St George used to be an area you drove through on your way to Kingswood or Hanham, but slowly and surely it is becoming more desirable.  Rents are increasing and it is rapidly becoming the area of choice for families on a budget.  It offers plenty of Victorian Barratt Homes and the area around St Georges Park is particularly popular.  

In addition the local school, The City Academy, is officially a ‘Good’ school with 83% of pupils getting 5 or more GCSE’s at A* - C or their equivalent.  In my experience a good school typically ensures higher rents can be demanded, which is good news for many landlords.

The school is not as popular as Redland Green or Backwell, but it is good and improving fast.  It is likely that its next OFSTED report will give it ‘Outstanding’ status and then rents will really start to increase. 

Do your research: For families, read the OFSTED reports for local schools.


Area: Easton
Potential Market: ‘Bohemian’ Professionals

Easton has built up an unenviable reputation as Bristol’s scariest location, so why are we getting 100+ enquiries for a one-bed flat, or having three separate prospective tenants physically racing to get to our office to put a deposit down on a house so they don’t miss out?

The answer lies in the improving quality of the properties in the area.  The introduction of compulsory registration for all rental properties in Easton has already seen properties being improved, and with that improvement comes better quality tenants. I am not normally a fan of regulation but this is one example where regulation has improved a situation.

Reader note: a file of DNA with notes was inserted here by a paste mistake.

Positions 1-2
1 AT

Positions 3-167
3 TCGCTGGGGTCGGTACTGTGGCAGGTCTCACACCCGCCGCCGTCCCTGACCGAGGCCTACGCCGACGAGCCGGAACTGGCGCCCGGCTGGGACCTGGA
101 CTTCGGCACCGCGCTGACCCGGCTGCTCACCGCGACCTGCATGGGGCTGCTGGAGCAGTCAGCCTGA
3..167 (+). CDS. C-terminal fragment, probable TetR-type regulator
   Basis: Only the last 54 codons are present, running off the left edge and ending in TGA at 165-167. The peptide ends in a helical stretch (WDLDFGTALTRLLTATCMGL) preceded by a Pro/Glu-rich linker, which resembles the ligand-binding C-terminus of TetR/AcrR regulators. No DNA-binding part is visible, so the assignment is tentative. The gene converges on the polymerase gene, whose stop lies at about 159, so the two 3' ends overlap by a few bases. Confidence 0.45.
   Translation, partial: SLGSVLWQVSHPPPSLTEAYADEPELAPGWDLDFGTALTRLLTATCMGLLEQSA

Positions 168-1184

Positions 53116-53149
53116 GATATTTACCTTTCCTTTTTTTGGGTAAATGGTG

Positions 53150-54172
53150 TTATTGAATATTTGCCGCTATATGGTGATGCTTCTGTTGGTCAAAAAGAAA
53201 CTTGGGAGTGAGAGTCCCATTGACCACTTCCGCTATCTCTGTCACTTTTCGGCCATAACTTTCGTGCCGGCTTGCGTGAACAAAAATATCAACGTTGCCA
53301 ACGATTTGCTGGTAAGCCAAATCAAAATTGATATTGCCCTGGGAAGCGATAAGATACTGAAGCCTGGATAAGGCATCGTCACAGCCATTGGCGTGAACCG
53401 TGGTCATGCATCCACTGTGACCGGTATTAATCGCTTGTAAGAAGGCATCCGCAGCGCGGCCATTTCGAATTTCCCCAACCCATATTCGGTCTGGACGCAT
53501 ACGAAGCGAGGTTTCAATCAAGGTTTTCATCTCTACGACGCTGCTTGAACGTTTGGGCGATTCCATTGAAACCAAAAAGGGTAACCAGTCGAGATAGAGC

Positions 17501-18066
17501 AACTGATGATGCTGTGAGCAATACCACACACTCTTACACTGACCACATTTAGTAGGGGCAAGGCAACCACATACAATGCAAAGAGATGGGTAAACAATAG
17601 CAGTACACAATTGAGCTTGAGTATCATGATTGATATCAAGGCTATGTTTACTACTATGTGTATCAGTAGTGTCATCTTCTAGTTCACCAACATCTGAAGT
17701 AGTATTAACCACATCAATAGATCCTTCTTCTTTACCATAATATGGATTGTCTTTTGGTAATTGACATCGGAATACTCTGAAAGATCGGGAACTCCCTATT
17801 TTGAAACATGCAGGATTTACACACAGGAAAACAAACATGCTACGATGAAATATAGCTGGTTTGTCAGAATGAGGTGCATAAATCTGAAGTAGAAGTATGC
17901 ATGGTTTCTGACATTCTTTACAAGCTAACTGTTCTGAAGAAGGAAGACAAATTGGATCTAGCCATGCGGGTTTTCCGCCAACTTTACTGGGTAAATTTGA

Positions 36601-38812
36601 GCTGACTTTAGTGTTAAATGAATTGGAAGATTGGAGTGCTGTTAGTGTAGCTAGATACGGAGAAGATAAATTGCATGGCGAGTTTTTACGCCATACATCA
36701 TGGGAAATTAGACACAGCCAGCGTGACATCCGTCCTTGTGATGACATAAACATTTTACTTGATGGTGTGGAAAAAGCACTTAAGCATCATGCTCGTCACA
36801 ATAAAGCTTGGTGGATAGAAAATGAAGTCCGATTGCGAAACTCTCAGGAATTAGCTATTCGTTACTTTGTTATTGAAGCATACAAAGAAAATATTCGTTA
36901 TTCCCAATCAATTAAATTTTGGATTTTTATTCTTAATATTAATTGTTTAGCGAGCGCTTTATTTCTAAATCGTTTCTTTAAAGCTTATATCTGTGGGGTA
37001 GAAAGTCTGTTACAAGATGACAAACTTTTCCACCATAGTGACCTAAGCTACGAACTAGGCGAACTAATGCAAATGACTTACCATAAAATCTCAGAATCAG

Of course some roads are better than others. Villiers Road is an example of a good road in Easton, as is Heron Road.  As a general rule you should look to be south of Stapleton Road and on the Greenbank/Easton border.

I am not saying that you should all rush to Easton and get a buy-to-let property. This area is not for the faint-hearted and as an agency we still get plenty of potential tenants who are ‘challenging’ but in my opinion Easton is where St Pauls was five years ago and look at St Pauls now, one of the most up-and-coming areas of the city.

Do your research: For Bohemian Professionals, you are looking for similar amenities as you would for young professionals (see: The Dings) but with an edgier more alternative style and appeal.

In conclusion, don’t be afraid to look for property in non-traditional areas.

Decide what type of tenant you want to attract (Know Your Market) and look toward those areas that are most likely to appeal to their needs (Know Your Area).

If in doubt, we’re always here to help. Accommodation Unlimited knows the local market like no other agent, having let a property in every recognised area of Greater Bristol in the last 12 years.

We can give impartial advice and a rental valuation before you make an offer. Better still, we can offer a tailor-made ‘Buy-To-Let Personal Shopper’ service for those of you looking to minimise your risk and maximise your returns. Just contact me for more information.

Thanks for reading,
Peter Ellis
Mr Bristol Lettings

P.S. Have you read our Top 10 Tips for Buy-To-Let Investors yet?